A/N: Internet poofed on me this morning, drat it. So, extra long post!
Klein scratched his head, as if he couldn’t believe his ears. “You think Kayaba was using servers in America?”
Kirito shook his head, confused himself. “He couldn’t have been. They wouldn’t have been fast enough.”
“I know they couldn’t be. Doesn’t change the fact that they were. We’re in America.” Klein nodded toward the door and the nurses beyond. “Or somebody’s set up a heck of a movie set, with nothing labeled in kanji and a horde of actors who speak American.”
“And a guy I know,” Agil put in. “I’ve seen Dr. Jackson before. Man does love his coffee.”
“And my sister’s letters have American postmarks,” Kirito said, half to himself. “But it doesn’t make sense.”
Asuna took a deep breath. “We’ll worry about it making sense later. If we want to be able to move, we need shoes.” She glanced up, eyes full of fire. “And information.”
“Definitely,” Klein agreed. “But before we go hell bent for leather after it, there’s something you two need to know.” He crossed his arms, and gave them a determined look. “You’re alive. Deal with it. If you think you don’t deserve it, that you owe the dead – damn it, pay them back by helping the rest of us find Kayaba. Crazy people happen. It’s like a tsunami. Only a tsunami isn’t after you personally. We were there when Kayaba happened, and we lived. I know it’s hard to wrap your head around. And it hurts. But you’re here.” He spread his hands. “Stay with us, okay? Just take it a day at a time. Get used to living again, without that psycho hanging over our heads.”
Kirito shook his head. “I’m not sure he was crazy.”
“I’m not, either.” Asuna shivered, and looked up at a startled Agil. “Bluebook. You know the name.”
“Yeah,” Agil admitted, shifting on his feet. “Kasumi – my wife and I, we run the Dicey Cafe near the Cheyenne Mountain base. Ran it. Before we went on vacation and – well, wrong time to try out a new game.” He looked stricken. “Oh man. I left her with two years of dishes. She’s going to kill me.”
“For not doing the dishes?” Klein said in disbelief.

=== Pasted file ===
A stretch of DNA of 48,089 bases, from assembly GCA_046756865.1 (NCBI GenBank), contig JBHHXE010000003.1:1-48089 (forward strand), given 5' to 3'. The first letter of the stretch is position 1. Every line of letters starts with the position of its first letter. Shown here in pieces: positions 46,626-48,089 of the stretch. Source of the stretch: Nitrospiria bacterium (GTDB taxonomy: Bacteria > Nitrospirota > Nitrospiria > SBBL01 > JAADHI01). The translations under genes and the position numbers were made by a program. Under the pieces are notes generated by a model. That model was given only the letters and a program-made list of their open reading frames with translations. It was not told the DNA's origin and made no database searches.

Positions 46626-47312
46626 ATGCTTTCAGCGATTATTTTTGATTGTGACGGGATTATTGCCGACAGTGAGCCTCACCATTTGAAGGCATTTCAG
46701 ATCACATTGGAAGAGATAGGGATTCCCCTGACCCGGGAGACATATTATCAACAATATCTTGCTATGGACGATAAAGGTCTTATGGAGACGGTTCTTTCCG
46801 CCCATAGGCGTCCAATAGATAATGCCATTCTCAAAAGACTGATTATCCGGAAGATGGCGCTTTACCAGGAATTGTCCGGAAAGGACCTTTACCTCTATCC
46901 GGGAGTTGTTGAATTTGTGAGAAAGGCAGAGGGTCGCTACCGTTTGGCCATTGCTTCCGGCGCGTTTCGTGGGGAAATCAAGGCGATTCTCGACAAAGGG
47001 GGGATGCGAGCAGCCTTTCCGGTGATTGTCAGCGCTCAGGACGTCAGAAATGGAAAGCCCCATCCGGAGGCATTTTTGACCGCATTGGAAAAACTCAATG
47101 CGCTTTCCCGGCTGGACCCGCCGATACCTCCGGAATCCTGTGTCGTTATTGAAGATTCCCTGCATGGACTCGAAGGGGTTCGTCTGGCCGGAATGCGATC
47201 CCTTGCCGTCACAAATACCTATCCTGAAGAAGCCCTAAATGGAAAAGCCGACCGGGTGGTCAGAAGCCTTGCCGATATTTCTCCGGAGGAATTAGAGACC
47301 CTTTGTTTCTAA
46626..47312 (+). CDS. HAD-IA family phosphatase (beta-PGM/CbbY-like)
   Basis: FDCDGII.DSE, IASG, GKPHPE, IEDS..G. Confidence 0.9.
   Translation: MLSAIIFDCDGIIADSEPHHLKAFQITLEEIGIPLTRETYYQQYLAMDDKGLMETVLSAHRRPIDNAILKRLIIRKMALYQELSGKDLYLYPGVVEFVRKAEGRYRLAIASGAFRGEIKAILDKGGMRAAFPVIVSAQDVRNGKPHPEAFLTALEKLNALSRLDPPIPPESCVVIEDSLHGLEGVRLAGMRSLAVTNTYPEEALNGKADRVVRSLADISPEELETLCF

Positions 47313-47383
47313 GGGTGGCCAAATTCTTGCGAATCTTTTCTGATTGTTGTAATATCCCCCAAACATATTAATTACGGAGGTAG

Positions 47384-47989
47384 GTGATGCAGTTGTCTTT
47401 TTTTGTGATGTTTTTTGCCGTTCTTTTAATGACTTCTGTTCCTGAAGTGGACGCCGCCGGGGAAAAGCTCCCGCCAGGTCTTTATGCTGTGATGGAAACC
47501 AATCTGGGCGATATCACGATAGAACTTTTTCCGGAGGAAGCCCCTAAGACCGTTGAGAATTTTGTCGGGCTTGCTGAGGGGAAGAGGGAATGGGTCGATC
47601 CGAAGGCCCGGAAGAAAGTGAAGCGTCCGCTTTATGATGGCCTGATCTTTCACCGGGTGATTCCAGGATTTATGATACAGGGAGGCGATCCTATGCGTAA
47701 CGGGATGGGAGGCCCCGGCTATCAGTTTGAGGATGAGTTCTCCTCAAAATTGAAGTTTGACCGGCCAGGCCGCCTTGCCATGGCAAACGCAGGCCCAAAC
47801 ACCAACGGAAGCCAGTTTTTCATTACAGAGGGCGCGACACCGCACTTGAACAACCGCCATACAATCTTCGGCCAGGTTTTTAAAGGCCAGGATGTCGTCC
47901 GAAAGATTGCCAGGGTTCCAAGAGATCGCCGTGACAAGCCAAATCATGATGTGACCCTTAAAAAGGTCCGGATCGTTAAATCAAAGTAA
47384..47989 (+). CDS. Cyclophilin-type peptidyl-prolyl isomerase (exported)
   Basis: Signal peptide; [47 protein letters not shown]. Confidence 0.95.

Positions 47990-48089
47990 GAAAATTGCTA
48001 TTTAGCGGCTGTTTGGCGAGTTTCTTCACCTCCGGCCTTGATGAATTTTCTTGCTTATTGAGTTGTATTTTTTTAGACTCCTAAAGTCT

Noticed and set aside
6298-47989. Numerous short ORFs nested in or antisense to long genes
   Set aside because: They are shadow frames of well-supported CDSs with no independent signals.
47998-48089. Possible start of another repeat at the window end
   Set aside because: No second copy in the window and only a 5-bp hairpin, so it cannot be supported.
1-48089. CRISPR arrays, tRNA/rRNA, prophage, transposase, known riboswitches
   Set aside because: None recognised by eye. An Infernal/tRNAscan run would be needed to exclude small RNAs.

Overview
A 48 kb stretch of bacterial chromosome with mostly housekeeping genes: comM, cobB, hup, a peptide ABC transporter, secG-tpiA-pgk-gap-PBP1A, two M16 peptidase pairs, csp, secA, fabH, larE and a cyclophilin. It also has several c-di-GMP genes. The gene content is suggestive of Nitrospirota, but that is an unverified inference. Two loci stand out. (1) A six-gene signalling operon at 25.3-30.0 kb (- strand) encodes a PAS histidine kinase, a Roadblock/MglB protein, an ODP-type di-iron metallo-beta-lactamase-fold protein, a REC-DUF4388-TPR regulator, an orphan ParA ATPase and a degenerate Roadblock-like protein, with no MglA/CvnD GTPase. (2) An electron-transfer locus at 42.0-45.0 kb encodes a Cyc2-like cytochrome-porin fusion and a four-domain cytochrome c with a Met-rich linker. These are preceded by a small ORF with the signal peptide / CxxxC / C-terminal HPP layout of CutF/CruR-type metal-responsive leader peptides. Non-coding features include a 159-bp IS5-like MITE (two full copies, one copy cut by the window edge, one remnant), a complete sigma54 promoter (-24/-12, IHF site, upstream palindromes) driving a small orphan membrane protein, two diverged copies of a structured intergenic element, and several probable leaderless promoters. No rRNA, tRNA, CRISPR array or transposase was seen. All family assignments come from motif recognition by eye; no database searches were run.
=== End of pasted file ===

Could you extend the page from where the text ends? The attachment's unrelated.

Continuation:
Agil shook a finger at Klein. “And this is why you’re not married.” He frowned, obviously thinking hard. “Distraction. I’ve got to bring a distraction when I see her. Flowers – nah, not good enough. Two years! Dishes. Birthdays. Anniversaries – oh, I am so dead. I’ve got to bring something good. Something irresistible. Something… cute….”
Kirito blinked, taken aback by a sudden swarm of evil grins. Why is everybody looking at me?
Asuna gripped his shoulder. “Mine.”
“Even better!” Agil looked like a man spared. “I bring both of you in, Kasumi will feed you and fuss over you. I’m saved!”
Kirito’s eyes widened.
“Yes! Just like that. Plus five Cuteness – she’ll never resist.”
Kirito was blushing. He could feel the burn. And Klein was not helping, the snickering idiot.
Though Klein’s snickers trailed off as he glanced past Kirito’s shoulder. “Schmidt. Nijikaze. What’s up?”
“I think we should be asking you that, no?” The Divine Dragon Alliance’s leader gave them a searching look; brown hair falling in his eyes, hands splayed and obviously empty. “Is everyone back online? That was… a bad fight.”
Kirito took a deliberate breath, and nodded. “It was. And….” He glanced at Asuna. “Real world or not, I think we’ve been dumped into a whole new level.”
Chestnut brows shot up as Asuna thought that over. She nodded, and looked up at Schmidt. “I think we need a boss planning conference.”
“In the real world?” Nijikaze blurted out. Twisted a finger in her hair, as if she still couldn’t believe the contrast between dark brown and new roots of violet, pink, and azure. “Vice-Commander, I – we’re out of the game. We’re safe.”
“We’re out,” Schmidt agreed. Glanced toward the doorway, and passing nurses’ uniforms. “But we’re not safe, are we?”